At the end,
“When the Speaker finds that all the members who wished to vote have recorded their votes, he shall announce that the voting has concluded. Thereupon the Secretary shall cause the division Iist to be collected, count the recorded votes and present the result of the count to the Speaker. The Speaker shall then direct that the bells be rung for two minutes to enable the members to return to the Chamber. After the bells stop ringing, the Speaker shall announce the result to the Assembly.”
Once the votes are tallied,
“lf there is only one contesting candidate and he [or she] secures the votes of the majority of the total membership of the Assembly, the Speaker shall declare him [or her] to have been elected.”
“lf there is only one contesting candidate and he [she] fails to secure the votes of the majority of the total membership of the Assembly, all proceedings shall commence afresh.”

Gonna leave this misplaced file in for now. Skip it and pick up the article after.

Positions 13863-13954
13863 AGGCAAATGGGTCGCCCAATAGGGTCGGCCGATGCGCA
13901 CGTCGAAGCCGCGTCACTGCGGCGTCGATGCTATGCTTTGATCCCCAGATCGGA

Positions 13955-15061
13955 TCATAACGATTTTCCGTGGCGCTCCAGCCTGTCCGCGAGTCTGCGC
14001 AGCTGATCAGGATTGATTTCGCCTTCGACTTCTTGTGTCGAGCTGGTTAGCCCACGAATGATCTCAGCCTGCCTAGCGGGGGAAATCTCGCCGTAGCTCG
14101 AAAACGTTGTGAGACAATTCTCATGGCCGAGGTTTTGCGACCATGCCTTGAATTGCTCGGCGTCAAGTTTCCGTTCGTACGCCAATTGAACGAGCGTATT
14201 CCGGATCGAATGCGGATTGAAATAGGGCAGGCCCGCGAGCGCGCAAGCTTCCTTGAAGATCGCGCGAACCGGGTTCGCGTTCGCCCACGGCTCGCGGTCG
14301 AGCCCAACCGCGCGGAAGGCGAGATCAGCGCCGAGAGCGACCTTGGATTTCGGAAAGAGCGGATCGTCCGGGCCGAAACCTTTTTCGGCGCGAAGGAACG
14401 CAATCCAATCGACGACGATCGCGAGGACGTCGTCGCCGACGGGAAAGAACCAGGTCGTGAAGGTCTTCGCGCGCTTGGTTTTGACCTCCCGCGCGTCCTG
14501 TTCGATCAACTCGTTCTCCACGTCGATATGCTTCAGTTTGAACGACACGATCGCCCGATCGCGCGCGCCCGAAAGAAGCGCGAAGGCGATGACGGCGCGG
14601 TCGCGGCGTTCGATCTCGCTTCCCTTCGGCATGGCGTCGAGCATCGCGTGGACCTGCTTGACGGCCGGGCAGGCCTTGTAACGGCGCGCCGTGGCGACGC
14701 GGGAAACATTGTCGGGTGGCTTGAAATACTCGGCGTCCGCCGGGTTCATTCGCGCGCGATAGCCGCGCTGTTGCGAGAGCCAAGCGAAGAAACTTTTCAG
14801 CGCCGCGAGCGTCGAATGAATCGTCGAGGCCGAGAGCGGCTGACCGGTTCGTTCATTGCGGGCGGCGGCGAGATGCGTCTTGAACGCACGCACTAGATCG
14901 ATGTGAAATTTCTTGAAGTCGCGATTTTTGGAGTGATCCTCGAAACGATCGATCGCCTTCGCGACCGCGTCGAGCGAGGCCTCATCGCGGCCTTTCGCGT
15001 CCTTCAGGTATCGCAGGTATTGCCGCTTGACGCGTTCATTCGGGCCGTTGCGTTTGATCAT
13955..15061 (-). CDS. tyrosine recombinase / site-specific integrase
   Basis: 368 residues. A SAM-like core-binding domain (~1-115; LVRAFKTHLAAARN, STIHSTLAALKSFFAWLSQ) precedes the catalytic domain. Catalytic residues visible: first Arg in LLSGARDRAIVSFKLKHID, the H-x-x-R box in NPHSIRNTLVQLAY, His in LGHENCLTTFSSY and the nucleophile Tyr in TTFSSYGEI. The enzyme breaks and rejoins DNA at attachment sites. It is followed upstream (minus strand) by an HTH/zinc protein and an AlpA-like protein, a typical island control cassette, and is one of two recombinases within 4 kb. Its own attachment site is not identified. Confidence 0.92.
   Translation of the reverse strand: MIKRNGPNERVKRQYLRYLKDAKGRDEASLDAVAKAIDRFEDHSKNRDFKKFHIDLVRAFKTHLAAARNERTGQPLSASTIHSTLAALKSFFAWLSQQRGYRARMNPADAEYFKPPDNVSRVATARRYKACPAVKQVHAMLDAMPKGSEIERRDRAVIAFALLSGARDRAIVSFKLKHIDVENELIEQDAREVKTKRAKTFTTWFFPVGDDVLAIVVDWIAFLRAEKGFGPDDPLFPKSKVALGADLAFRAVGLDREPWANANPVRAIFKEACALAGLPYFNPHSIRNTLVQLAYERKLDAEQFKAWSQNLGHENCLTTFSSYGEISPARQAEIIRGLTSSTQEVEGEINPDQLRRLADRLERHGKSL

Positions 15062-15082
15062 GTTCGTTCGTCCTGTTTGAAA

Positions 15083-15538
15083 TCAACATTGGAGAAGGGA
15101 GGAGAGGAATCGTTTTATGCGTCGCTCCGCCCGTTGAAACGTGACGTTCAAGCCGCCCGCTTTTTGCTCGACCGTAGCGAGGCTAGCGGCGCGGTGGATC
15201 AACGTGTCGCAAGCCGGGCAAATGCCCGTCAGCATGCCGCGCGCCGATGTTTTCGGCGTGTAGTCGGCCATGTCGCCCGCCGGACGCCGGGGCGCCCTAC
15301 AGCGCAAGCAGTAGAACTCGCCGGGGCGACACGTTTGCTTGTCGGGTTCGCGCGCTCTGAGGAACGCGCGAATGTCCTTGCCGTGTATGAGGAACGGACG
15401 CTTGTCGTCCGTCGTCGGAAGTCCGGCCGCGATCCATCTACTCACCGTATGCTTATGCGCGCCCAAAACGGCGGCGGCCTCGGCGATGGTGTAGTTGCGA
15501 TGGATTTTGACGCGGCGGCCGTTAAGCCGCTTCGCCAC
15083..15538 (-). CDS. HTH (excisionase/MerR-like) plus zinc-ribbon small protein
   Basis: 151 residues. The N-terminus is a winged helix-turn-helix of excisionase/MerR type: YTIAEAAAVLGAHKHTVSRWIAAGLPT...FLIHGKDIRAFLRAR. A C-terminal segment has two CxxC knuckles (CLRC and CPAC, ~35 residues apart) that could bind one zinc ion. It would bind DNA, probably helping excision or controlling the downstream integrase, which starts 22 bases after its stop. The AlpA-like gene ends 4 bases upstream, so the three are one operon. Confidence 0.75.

“lf there are two or more contesting candidates and if no contesting candidate secures such majority in the first poll, a second poll shall be held between the candidates who secure the two highest numbers of votes in the first poll and the candidate who secures a majority of votes of the members present and voting shall be declared to have been elected as Prime Minister.”
“If the number of votes secured by two or more candidates securing the highest number of votes is equal, further poll shall be held between them until one of them secures a majority of the votes of the members present and voting.”